I have said elsewhere on this blog and in comments on other blogs that I rarely put a book away after I have started reading it, even if I’m plodding through the book. I will read it anyway because I always find something that redeems the book in my eyes. And sometimes I feel I owe it to the author.
In the case of Kabuko the Djinn, 2013, by the London-based journalist and author, Hamraz Ahsan, I didn’t make that exception because, much as I liked the storyline and writing style, which is really good, I lost interest after the initial few pages. I didn’t feel like reading further about the occult and the mystical world of the djinn who enters the body of a young boy, around which this story revolves.
There are two reasons. One, I wanted to get back to the fast-paced fiction, the thrillers, the mysteries, and the westerns, that I’m fond of reading. I’m a brainwashed prisoner of the American paperback. And two, however absorbing Indian fiction is, given its literary style, the narrative is often long winding, as I felt about Kabuko the Djinn. Indian fiction is also more descriptive and almost academic in tone.
I understand that you cannot judge a book by reading only a few pages and I’ll probably try and read it at some point in the near future. But not just yet. I’ve to be in the mood for a fictional tale involving “mystics, myths, and magic.”
For now, I’ll leave you with the synopsis of Kabuko the Djinn which has received much praise from more discerning readers.
“Kabuko the djinn is the evocative story of a djinn who journeys through human life in search of occult knowledge. Wishing to study the dynamics of the human species for himself, in order to unearth the secrets of human power, Kabuko enters the body of Ajee Shah, a boy born in post-independence Punjab, Pakistan. As Kabuko loses himself to the trials and tribulations of living an ordinary yet intrinsically exceptional human life through Ajee, sex and the supernatural collide, entangling them both in a cataclysmic event that is to change their lives forever. Woven throughout this tapestry of youthful yearnings and a desire for transcendental knowledge are real secrets of the Islamic occult, true stories of Muslim saints, and the folklore of the Punjab.”
I’m grateful to Fingerprint, an imprint of Prakash Books India Pvt. Ltd, New Delhi, for my copy of this book. You can order your copy from Amazon.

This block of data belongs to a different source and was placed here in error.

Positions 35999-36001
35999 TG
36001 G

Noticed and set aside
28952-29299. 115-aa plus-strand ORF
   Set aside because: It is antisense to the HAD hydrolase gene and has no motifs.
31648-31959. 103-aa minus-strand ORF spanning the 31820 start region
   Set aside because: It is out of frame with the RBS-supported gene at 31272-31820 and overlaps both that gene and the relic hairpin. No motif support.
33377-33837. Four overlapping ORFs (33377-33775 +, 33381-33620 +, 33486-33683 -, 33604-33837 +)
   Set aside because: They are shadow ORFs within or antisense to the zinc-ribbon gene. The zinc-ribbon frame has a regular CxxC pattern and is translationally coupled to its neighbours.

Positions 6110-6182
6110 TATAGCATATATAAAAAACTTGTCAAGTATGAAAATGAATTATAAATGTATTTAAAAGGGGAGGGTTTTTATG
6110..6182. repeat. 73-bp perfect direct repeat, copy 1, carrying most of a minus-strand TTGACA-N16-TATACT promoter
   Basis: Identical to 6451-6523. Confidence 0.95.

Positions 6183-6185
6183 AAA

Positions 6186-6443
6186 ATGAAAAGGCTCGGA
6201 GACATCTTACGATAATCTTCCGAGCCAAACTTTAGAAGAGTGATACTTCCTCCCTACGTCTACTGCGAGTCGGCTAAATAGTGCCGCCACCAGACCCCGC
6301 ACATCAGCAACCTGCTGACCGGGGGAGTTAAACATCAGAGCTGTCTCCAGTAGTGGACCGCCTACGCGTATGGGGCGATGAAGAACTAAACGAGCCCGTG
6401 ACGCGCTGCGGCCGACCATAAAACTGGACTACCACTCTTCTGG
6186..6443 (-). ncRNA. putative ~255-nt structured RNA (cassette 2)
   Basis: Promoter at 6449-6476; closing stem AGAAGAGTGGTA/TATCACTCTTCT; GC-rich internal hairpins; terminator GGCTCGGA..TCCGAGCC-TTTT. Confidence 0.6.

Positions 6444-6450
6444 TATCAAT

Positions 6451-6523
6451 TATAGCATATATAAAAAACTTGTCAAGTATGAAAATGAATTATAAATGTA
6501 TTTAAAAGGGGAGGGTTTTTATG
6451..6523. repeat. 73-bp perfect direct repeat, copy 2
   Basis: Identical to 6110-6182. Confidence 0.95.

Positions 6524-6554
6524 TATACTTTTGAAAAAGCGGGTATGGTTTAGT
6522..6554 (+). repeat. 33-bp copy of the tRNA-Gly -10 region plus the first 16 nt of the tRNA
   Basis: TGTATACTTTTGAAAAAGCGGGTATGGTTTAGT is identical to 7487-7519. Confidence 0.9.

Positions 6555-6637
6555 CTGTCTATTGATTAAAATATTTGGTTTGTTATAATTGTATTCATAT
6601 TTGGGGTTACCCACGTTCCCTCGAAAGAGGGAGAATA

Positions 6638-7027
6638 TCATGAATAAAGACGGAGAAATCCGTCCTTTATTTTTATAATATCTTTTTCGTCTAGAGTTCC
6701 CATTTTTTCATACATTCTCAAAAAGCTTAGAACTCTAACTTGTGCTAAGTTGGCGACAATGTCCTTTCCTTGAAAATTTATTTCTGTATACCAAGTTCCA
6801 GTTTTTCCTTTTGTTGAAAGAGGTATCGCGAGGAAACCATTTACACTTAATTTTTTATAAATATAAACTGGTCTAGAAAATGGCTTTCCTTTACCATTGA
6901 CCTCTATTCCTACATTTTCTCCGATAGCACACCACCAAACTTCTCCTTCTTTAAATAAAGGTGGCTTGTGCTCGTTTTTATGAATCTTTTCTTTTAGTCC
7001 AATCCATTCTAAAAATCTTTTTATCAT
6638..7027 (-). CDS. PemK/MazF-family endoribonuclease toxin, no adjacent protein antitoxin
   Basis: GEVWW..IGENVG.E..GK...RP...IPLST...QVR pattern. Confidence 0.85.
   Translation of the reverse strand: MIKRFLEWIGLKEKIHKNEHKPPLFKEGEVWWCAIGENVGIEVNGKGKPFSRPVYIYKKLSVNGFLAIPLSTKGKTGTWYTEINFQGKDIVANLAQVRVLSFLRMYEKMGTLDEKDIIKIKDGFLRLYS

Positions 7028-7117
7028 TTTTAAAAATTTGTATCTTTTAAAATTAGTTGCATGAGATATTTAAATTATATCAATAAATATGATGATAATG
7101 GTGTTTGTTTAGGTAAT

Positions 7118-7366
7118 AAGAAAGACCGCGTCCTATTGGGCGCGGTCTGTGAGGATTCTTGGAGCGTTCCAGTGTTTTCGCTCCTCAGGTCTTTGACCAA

A brainwashed prisoner of the American paperback! Then we have done our job. :) If I make it more than ten or fifteen pages into a book I will finish it too, even if I have to plod.ReplyDelete
Charles, you surely have! I grew up reading all kinds of American paperbacks that I don't even remember today. This is probably just the second or third book in years I must have put away. I suppose I wasn't in the right frame of mind to read it.Delete
Based on the description, I would give this book a try myself. The theme of a supernatural being assuming human form is a subject that runs through literature from its beginnings and must answer to a deep curiosity in us about ourselves and the possibilities of mysteries beyond.ReplyDelete
Ron, you have an interesting perspective. I felt much the same way when I read THE INVISIBLE MAN by H.G. Wells. While it was a curse for the invisible man, I wondered what it would be like to be invisible, or to be able to fly like Superman for that matter.Delete
When I wrote the above, I was also thinking of the Wim Wenders film Wings of Desire, in which Bruno Ganz plays an angel who becomes mortal.Delete
Ron, I did not know about WINGS OF DESIRE or Bruno Ganz who, now that I read about him, appears to be a versatile actor. He also played Hitler in a film called DOWNFALL. I rarely watch foreign films on account of having no easy access to them.Delete
Prashant, I rarely stop reading a book once I have started. Only two I can remember in the last five years or so. One of Dennis Lehane's books was just too tense for me: DARKNESS, TAKE MY HAND. And Richard J. Evans 700 page book on THE THIRD REICH IN POWER. After 200 pages, I knew that book was too long and depressing for me. Sometimes I think I should give up on some books, but so far I haven't. I have always liked your attitude: "I always find something that redeems the book in my eyes."ReplyDelete
Tracy, thank you. I feel incomplete, like something is not right, when I dump a book halfway and so I usually read it all the way through, sometimes over a period of time. I have not heard of THE THIRD REICH IN POWER and will look for a copy. Thanks for mentioning it.Delete
I mostly finish books I start, but I've abandoned a few too, lately. Sometimes I just know it's not for me, and there are SO many books to get to. Now and then I'll finish something truly terrible so I can feel justified in my review (and have lots of supporting examples). The last few things I've read have been so disappointing that I have to cleanse my palate with some guaranteed winners.ReplyDelete
Kelly, I often hop from book to book though I always come back and read the ones that I'd left midway. I usually finish reading the early ones in the same month that I started reading them. If I'm reading a classic, then I need to read something more fast paced but I'll finish the classic eventually. As of today I have five or six unfinished books which I hope to read through within a fortnight. Thanks to ebooks, I have been spoiled for choice.Delete
I'll always finish once I've started something. I don't think I'd start this one though.ReplyDelete
Col, I have rarely ever put away a book. I mean I have but I always come back and finish reading it.Delete